Monday, September 22, 2014

Exodus 15:2

The LORD is my strength and my song: He has become my salvation.  He is my God and I will praise Him, my father's God, and I will exalt Him.

From 1990 to 1994, my husband and I had the privilege of serving with Habitat for Humanity International in La Paz, Bolivia.  Our two young children were also part of the adventure.  The Habitat for Humanity project was a "project on paper."  That meant it was brand squeaky new and we were brand squeaky new International Partners, sent to Bolivia to get the project organized and up and going.

We soon learned that anxious landowners are eager, ready and raring to build.  But first, materials need to be purchased, experienced local house-builders need to be found, local landowners need to be organized into groups to work on each other's homes and local families that qualify for Habitat materials need to be selected.  This requires a local purchasing committee, a local money managing committee, and a local family selection committee, at the very least.

It took about a year to get all the committees organized and the materials bought.  We organized qualified families into groups of four.  The families worked on building each other's houses.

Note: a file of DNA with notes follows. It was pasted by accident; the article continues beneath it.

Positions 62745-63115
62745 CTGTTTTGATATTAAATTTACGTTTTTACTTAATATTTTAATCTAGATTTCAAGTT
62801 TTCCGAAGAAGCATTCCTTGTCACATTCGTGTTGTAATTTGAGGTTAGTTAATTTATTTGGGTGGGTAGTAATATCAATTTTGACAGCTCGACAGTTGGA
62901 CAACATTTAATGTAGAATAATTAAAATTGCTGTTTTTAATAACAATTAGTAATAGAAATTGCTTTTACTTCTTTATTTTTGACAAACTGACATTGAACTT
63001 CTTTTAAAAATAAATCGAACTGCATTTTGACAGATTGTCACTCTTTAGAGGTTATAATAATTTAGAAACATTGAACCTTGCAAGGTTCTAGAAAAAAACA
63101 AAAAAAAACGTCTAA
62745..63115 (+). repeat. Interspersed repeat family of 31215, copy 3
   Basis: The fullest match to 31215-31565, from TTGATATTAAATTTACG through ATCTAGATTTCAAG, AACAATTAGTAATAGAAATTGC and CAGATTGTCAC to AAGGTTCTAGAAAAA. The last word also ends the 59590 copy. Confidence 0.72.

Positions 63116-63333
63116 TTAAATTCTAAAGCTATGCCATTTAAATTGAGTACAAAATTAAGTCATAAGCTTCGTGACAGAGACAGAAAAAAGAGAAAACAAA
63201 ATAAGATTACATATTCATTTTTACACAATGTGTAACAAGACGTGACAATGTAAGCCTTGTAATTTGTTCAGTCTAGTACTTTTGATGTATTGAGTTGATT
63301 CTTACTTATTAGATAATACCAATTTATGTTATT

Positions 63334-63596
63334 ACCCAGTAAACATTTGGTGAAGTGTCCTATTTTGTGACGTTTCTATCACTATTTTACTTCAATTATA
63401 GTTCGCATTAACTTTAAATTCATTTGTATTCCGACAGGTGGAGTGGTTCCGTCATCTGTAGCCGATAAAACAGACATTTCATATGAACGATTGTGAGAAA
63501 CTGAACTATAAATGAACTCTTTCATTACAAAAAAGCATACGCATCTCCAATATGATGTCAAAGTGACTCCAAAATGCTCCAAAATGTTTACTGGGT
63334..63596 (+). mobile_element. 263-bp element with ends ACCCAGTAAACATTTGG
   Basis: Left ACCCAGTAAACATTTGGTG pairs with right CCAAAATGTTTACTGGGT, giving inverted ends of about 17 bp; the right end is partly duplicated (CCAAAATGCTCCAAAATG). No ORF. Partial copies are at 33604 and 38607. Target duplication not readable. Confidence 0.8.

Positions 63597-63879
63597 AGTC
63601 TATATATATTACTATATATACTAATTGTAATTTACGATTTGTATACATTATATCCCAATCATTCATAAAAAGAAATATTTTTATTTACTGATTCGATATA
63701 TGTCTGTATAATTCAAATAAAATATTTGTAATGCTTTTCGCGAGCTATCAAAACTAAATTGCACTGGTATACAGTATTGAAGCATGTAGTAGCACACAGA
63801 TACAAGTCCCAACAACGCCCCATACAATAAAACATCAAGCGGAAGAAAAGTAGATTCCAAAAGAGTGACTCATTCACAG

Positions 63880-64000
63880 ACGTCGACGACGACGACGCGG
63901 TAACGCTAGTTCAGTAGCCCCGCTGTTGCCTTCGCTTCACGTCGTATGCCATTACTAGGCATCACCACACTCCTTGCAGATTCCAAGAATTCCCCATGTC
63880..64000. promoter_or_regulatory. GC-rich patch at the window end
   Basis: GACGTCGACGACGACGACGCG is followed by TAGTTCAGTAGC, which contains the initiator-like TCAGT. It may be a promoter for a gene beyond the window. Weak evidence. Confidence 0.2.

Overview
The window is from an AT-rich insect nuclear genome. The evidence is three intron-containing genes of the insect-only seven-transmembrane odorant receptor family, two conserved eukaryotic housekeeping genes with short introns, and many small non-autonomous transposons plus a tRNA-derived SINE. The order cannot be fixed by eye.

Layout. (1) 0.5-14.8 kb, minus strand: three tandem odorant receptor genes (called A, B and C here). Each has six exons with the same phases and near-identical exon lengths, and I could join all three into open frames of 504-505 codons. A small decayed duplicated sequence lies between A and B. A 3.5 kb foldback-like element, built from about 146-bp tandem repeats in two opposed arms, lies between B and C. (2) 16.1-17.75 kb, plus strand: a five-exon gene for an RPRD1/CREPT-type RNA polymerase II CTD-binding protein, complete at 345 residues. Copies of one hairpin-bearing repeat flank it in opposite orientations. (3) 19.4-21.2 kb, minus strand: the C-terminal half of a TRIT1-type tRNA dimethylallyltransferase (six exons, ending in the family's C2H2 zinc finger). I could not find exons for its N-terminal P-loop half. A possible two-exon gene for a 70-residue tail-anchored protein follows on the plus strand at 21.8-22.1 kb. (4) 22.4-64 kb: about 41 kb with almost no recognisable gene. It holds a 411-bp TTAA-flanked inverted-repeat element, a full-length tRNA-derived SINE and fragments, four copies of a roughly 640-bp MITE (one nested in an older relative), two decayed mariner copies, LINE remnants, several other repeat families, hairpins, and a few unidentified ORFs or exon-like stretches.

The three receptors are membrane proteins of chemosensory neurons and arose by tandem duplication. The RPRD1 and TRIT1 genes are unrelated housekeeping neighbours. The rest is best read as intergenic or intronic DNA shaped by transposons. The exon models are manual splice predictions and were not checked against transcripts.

Towards the end of our time in Bolivia, the committees decided to celebrate the progress made by having a picnic for the committee members.  The houses we built were in the area known as El Alto.  El Alto is at 14,000 feet; barren, brown and cold.  It is where the poor live.  The better off Bolivians lived an hour down the mountain where there was grass, palm trees and balmy weather.  It was a real treat to go down the mountain and there is where the celebratory picnic would be held.

The barbecue grill was actually 1/2 of an oil barrel.  The park was unremarkable.  There was a fenced off area to play soccer and relax.  The picnic included barbecued chicken, local bread and pop.

I had picked my chicken bones pretty bare and was searching about for a trash can.  As I was searching, I was enjoying the feelings of belonging, of accomplishing so much together, of making a difference.

I had no luck finding a trash can and decided to look for a deserving dog for my scraps.  A member of one of the Habitat committees saw me searching about and said, "Why don't you give your scraps to that little girl over there by the fence?"

I know the pain the Grinch felt when his heart "grew two sizes."  I had not even seen the girl, much less thought of giving her my scraps.  I gave them to her.  She eagerly accepted them.  I felt like weeping for my bounty and my blindness.

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